Tuesday, January 12, 2010

i wrote to remember

the morning reflected it, and i certainly remember dreaming it, that the outsides of the spheres were like miniature globes floating in space, though confined like a bedroom, but with stars around the walls and on the ceiling and the floor, everywhere you could see. and the television screens hung down from nothing. the professors and news people talked about the problems they were having, the issues that arose from trying to understand and control “metaquasars” and “hypnogravity” and “dynamic range ballistics” - the ideas that they had in regards to hyper-space travel, intersecting wormholes and the like - i couldn’t quite comprehend. my attention was focused on the immediate problem of keeping the two halves of the sphere from connecting to each other. that problem, of course, became an immediate disaster, however inevitable, and the two pieces game together. the faux ceilings and earth faded into the space and where there was matter was nothing but space. a metallic rectangle floated out ahead of me but trying to “fly” toward it proved to be a greater problem than keeping the two halves apart. it’s very near impossible to get any sort of grip or traction or sense of direction towards anything in deep space. will is your only weapon, your only means of doing. it took all i had to make it to the platform and still maintain my grip on the orb. meanwhile i had figured the solution to this problem - destroy the orb and reset space back to a normal environment, maybe return the earth to where it belongs, at least anything to resemble that. but i had made it to the platform. that was a start. and so i tried to stand on the wobbling piece of substance, trying to steady myself under the weightlessness of an empty void, position myself in a way to give me the best opportunity to destroy the orb. and then there was another metal thing, a shelf that had grown out from a wall in the side of the original piece of metal. things becoming more things. getting bigger. so i took the opportunity. smashed the metal sphere with my hand. shattered it into tiny molecules. the earth came back. the lights came back. the monitors came back. as if nothing ever happened. all reset. and in the inside of the sphere, a tiny wire, like a plug, with a light on the end. i pulled it out from its place and swung it above my head, lassoed a metal railing on the opposite side of the field, and swung down to the stars below me.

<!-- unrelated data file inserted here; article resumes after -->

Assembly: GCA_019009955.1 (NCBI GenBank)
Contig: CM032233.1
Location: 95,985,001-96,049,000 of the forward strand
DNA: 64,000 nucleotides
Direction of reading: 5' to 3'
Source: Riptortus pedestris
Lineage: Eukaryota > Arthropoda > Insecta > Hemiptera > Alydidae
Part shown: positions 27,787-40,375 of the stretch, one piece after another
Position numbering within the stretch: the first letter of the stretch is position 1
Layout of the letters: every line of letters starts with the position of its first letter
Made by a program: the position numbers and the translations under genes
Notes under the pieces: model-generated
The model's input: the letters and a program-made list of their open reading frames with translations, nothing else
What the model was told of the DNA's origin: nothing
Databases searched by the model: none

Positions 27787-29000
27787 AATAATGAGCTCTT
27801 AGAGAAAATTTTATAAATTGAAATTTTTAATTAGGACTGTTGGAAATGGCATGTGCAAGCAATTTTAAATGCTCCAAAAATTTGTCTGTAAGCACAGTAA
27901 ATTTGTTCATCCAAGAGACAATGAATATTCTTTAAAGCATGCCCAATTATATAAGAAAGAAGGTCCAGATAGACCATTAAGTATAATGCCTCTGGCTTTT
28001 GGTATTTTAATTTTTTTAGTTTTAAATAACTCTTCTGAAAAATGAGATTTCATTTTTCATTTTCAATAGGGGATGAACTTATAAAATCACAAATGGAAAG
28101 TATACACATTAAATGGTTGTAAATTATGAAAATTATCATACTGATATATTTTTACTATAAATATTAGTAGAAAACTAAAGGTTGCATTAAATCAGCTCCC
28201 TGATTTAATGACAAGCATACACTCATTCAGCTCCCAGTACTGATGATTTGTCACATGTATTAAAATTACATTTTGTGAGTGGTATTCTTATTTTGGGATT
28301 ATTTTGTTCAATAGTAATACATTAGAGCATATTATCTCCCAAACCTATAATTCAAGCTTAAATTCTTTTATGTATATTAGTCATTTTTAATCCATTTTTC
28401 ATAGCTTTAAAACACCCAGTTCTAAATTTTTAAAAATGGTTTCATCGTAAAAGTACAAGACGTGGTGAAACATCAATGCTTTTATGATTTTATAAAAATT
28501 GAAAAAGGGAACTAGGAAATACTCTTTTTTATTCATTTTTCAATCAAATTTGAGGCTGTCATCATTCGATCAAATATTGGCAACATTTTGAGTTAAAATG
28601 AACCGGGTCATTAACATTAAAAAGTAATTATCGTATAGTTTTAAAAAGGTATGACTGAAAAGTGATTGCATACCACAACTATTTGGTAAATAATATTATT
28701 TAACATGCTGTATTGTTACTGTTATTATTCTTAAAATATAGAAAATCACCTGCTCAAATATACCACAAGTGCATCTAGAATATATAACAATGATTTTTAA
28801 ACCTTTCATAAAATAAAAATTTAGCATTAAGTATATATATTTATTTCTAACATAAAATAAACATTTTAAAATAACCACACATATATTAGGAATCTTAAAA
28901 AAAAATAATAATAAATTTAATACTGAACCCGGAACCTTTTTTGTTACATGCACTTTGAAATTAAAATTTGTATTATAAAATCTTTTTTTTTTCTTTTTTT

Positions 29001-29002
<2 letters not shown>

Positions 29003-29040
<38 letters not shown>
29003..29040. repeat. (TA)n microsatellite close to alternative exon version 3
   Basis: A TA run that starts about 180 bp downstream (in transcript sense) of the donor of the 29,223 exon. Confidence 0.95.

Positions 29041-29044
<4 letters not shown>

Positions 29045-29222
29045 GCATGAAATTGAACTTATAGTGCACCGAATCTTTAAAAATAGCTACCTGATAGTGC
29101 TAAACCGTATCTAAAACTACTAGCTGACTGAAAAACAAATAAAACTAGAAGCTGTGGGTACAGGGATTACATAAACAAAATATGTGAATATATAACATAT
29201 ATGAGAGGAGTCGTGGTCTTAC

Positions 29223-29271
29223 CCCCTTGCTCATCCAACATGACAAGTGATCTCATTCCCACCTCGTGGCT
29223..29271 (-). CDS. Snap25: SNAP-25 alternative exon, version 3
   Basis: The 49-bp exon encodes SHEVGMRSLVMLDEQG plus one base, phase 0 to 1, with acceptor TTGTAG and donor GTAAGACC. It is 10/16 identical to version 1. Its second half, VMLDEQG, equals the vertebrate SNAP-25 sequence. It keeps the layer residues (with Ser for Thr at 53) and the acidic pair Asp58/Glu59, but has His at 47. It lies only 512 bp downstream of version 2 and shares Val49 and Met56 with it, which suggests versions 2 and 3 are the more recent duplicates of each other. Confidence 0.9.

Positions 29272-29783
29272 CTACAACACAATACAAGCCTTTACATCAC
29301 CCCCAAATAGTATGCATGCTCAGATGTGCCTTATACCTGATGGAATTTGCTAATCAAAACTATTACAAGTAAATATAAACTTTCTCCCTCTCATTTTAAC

Monday, January 11, 2010

we're working toward something here...

Matthew T. Jenson died in his sleep on Christmas morning. His remains lay wrapped in Egyptian cloth and silk upon a rosewood divan. The doctor, upon examining his limp frame, would later conclude that his passing was the result of “severe bronchial hemorrhaging brought upon by a globular roving blood clot,” though none of us really knew what that meant. Up until his sudden death Matthew’s medical records were seldom visited – he had made it of utmost priority that his health be top notch, his physical condition be of a “most superior upkeep”. The fact that Matthew was, at least to us, in peak physical condition made the circumstances of his demise that much more peculiar. We all had our own theories on the matter - Timothy believed his death to be the cause of excessive and blunt force trauma, though there were no bruises or other indications to support this (Timothy was always slightly behind the rest of us as far as smarts went, or as Margaret put it, he seemed to have “one foot off the merry-go-round,” however most of us were convinced she never really had the proper grasp of that saying) but mostly we left the speculation to the physician.

I was in the downstairs dining room when the doctor first approached me regarding Matthew. He had with him a leather briefcase which carried his tools and other items a doctor would employ. It rested against makeshift hand-cart, fashioned out of rusted metal and designed specifically for him. The disruptive clanking of the crude thing coming down the staircase preceded his aberrance. The doctor himself was dressed to toe in a peach colored lab coat, a stethoscope around his neck being the only conventional thing about him. As he entered the dining room to greet me he set his case against an antique dresser beside the table and checked the watch in his side pocket. He sneezed quite rapidly, three times, as if out of no where and I said, bless you.
“My dear boy,” he said, “my thanks to you.” I nodded and told him he was welcome. “Your manners, I must say, in a time of great dismay catch my heart with a warmth and generosity. Though surely this must be, for you, a trying thing, take comfort that it is the way of living things.”
“I appreciate your concern, doctor,” I stumbled, caught off guard at the melodic manner in which he spoke.